In 2004, engineer Tod Gilbert accepted a job as mechanical engineering lead at VMAC, a company based in Nanaimo, B.C., that designs and manufactures vehicle-mounted air compressors. At the time, he saw it less as a serious career move than as an excuse to move from Kingston, Ont., to Vancouver Island. “How interesting can air compressors be?” he thought. He decided he’d give it a year.
But in the span of that year, Gilbert’s outlook changed. After working alongside then-president Jim Hogan, then-CEO Tony Menard and the rest of the VMAC team, he realized how innovative the company was—and how many interesting engineering opportunities were on offer.
VMAC develops very cool things, but it’s not just the opportunity to innovate that keeps VMAC’s 130-odd employees engaged. The leadership group ensures the team aims to be completely transparent about where things stand and where the company needs to go next. Guided by the Hoshin Kanri strategic planning process, senior management set a long-term vision, while middle management set the one-year objectives, then work at a departmental level to figure out what needs to happen. “By doing this back and forth through the organization, it results in a plan that everyone feels they have a part of,” says Gilbert, who became president of the company in 2017.
VMAC’s people live out the company values like a family, banding together to pull through hard times. “Through one of the last downturns, we had customers and suppliers laying off up to half their workforce,” says Gilbert. “We didn’t lay anyone off. We put the whole company [except sales] on work share, and everyone cut their hours together, from the janitor to the president.” When the economy recovered, VMAC found itself better positioned than many of its competitors. “Everyone returned to full-time hours together,” says Gilbert. “I think we had maybe lost one person in the meantime, but we had reports of customers and suppliers who had lost half their workforce from layoffs. They really struggled when things bounced back.”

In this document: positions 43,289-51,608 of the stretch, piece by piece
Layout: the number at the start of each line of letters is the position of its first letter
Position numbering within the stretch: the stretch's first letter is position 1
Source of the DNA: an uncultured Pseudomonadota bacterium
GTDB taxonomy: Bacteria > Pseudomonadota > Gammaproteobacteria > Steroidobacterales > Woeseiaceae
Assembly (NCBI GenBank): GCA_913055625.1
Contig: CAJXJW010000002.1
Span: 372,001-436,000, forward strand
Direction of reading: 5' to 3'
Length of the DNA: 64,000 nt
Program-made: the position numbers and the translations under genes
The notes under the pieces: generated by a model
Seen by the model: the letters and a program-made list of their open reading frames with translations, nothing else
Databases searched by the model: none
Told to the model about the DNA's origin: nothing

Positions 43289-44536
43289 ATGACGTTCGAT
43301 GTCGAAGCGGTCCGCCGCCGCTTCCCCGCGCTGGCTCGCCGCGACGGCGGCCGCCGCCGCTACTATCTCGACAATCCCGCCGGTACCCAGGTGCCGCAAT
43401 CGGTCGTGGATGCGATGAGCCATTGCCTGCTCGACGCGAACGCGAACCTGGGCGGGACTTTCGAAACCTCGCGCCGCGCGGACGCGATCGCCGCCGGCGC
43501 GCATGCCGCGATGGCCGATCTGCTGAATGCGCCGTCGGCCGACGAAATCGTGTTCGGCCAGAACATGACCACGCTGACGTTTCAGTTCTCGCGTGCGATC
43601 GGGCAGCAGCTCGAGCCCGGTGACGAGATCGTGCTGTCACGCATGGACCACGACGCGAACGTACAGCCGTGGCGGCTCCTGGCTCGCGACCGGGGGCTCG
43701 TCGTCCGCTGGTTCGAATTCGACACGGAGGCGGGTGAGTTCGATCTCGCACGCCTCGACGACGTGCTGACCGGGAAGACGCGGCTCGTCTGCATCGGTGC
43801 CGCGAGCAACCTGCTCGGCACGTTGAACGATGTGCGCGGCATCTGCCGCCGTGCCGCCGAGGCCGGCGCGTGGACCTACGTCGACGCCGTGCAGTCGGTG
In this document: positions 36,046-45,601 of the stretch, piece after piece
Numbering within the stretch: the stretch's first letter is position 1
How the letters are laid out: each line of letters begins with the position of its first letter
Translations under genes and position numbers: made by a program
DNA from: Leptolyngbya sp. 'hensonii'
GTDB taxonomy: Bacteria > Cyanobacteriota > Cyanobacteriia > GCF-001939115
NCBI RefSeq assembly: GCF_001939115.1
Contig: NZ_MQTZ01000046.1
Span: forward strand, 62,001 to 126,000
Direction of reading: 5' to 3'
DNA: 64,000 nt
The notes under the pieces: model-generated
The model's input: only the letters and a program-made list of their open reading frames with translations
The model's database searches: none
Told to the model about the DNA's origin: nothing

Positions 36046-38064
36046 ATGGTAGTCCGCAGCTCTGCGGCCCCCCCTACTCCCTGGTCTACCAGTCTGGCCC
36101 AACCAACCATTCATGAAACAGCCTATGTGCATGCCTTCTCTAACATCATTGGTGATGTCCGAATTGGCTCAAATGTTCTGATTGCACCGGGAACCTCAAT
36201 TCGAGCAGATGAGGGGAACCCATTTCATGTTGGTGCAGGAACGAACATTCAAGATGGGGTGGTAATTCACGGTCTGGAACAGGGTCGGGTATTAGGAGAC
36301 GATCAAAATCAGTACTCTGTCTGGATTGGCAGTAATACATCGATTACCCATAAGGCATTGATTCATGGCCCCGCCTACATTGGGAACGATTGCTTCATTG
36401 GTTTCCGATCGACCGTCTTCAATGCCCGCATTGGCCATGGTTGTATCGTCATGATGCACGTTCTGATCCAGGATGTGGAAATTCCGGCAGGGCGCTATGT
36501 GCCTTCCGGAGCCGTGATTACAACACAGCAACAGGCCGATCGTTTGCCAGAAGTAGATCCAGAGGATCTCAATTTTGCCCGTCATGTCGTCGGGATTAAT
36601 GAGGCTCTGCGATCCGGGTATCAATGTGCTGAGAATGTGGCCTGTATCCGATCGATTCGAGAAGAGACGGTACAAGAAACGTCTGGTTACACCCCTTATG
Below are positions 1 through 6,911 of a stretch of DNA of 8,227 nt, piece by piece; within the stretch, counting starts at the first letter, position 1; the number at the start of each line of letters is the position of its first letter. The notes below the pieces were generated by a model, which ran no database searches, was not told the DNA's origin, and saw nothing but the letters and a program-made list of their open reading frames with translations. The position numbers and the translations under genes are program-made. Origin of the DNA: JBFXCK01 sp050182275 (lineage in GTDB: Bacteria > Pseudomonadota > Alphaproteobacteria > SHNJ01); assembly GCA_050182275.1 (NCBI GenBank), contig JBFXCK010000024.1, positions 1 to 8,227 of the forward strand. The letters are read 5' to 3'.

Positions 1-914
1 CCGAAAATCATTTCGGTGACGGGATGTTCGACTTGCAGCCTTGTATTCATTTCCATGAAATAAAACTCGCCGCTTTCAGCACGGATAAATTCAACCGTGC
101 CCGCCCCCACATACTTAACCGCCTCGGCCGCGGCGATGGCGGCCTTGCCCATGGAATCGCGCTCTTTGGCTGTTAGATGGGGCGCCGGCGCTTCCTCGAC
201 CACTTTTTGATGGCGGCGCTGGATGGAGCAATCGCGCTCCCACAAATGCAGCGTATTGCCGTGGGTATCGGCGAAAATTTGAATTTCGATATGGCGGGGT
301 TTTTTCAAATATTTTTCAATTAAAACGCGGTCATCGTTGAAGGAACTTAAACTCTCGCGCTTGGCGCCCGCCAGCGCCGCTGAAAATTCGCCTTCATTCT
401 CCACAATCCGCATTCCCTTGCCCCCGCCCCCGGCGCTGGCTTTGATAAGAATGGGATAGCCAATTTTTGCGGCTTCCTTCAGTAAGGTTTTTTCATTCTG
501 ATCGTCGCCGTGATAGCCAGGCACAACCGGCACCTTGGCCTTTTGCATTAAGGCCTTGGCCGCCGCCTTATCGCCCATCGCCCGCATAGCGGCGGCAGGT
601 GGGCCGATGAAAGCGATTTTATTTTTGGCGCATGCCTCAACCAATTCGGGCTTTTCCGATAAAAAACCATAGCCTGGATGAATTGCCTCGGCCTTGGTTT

When co-founder Menard died suddenly in 2010, it rocked the company. But the team continued to develop VMAC’s cutting-edge products and impeccable customer service while maintaining its internal harmony. “Humility and egalitarianism are things we work on,” says Hogan, who now holds the CEO role. “It doesn’t matter what your rank in the organization is; if you’ve got a better idea or you know something you think we can do, we want to hear about it.”
To this end, in 2015 VMAC started offering its employees dedicated time every week to work on continuous improvement activities. Teams self-organize to focus on developing solutions and new ideas. Today, employees have four hours of such time a month, to be scheduled as their department sees fit. If a team needs tools or resources from other departments, it’s granted access. This level of empowerment eliminates the usual complaints about things that aren’t working, say Gilbert and Hogan.
It has made the entire culture more collaborative. Last year, VMAC manufactured and shipped 50% more products than in the previous year while only increasing its staff by 10. “That doesn’t just come from luck, or a good idea out of Jim,” says Gilbert. “That’s everyone pulling together to make it happen.”